That is what Hal Jannsen told me probably 10 years ago. Some lines have changed. But for the most part cortland Sa and rio make their lines that way in most cases. Monic uses spectra braid for their cores.
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post #13 of 25 (permalink) Old 07-06-2008, 09:48 PM
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that is why they dont make sinking lines in 3,4 and 6 sink below a 6 wt.
I'm fishing a type 6 RIO 4wt, been a great line.

eng5, your 4wt running line section will be around 40'-50' once you cut the head loose. A new one will be 90'-100' just something to consider when loading a spool with backing.

Good Luck
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post #14 of 25 (permalink) Old 07-07-2008, 03:30 PM
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I have a Litespeed 4 on which I have mounted a 650 grain RIO Skagit with a Ridge running line. I use SA 30 lb. white dacron backing and can get nowhere near 200 yards of backing on the reel. My guess is that the amount of backing on the reel is closer to 140 yards. The fact is that 140 yards of backing should be plenty for all but the largest of stripers. If your 3.5 is one of the older model Lamsons (great reels BTW), its capacity will be closer to that of the newer Lamson Radius reels. If you use gelspun backing, you should be able to get enough on your reel to land any striper you would be likely to hook. My $0.02.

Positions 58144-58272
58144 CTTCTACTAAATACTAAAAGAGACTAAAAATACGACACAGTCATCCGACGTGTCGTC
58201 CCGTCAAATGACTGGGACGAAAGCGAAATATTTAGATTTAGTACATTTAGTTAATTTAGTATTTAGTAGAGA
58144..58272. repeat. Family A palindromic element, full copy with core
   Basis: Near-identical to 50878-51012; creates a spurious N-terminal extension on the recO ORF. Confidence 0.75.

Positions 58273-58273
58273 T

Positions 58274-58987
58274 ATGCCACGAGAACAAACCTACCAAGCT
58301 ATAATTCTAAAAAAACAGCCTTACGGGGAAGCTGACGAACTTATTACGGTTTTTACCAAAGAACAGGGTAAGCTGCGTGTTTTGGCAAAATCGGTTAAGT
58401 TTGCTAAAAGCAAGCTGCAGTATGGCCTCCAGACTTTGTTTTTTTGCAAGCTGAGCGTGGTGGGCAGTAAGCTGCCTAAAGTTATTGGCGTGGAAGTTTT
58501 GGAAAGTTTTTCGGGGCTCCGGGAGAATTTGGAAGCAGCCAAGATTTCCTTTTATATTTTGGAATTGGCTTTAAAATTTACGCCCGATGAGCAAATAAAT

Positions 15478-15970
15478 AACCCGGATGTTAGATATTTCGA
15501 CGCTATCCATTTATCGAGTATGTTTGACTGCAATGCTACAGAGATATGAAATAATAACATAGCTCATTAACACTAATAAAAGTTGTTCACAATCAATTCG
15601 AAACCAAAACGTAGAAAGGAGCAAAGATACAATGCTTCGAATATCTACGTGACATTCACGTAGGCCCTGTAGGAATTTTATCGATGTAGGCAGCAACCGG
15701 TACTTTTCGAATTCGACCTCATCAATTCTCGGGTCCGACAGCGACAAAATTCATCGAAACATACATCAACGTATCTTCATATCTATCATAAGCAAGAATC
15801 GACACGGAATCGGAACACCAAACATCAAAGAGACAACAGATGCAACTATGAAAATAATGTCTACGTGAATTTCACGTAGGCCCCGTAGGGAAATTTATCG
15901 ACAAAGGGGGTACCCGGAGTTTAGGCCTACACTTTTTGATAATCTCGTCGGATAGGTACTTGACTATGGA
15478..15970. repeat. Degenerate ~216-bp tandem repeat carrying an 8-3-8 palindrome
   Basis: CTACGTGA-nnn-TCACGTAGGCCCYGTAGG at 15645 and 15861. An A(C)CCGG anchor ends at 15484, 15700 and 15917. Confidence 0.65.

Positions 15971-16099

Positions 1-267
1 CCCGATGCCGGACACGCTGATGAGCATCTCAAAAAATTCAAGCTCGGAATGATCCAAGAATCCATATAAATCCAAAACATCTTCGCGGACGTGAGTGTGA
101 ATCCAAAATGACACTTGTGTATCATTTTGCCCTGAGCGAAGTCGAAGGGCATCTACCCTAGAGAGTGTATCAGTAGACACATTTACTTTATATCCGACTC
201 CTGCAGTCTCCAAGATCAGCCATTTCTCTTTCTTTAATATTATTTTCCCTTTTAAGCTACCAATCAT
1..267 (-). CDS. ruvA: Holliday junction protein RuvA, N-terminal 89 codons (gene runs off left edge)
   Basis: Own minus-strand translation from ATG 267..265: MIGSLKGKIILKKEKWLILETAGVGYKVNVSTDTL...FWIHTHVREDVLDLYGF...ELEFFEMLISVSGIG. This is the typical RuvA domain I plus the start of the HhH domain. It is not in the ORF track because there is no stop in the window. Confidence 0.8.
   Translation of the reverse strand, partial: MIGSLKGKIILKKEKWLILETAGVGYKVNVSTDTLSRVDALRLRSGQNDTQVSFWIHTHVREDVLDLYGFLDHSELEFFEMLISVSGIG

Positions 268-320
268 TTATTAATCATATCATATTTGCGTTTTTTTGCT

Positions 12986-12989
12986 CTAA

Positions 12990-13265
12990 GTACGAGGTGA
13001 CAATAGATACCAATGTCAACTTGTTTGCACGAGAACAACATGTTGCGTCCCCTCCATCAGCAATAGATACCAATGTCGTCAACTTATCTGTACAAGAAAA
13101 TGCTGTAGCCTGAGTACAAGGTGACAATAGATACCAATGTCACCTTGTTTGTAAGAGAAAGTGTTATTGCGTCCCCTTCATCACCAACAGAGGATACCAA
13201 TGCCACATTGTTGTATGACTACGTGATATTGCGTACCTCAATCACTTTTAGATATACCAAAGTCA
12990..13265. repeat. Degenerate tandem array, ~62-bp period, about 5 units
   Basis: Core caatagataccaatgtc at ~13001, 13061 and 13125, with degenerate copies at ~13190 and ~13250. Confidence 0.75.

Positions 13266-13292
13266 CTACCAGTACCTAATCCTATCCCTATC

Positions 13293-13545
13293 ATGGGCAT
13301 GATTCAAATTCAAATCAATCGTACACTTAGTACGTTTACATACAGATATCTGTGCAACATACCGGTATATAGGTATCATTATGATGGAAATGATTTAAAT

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post #15 of 25 (permalink) Old 07-24-2008, 04:33 PM
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I have a Litespeed 4 on which I have mounted a 650 grain RIO Skagit with a Ridge running line. I use SA 30 lb. white dacron backing and can get nowhere near 200 yards of backing on the reel. My guess is that the amount of backing on the reel is closer to 140 yards. The fact is that 140 yards of backing should be plenty for all but the largest of stripers. If your 3.5 is one of the older model Lamsons (great reels BTW), its capacity will be closer to that of the newer Lamson Radius reels. If you use gelspun backing, you should be able to get enough on your reel to land any striper you would be likely to hook. My $0.02.
I'm pretty sure I put 300 yd on when I spooled mine, Smolt, but I use Micron and I'm also kind of anal about spooling on tightly. I dunno, maybe I'm getting too much sun lately! wouldn't be my first memory lapse!
best wishes, Bob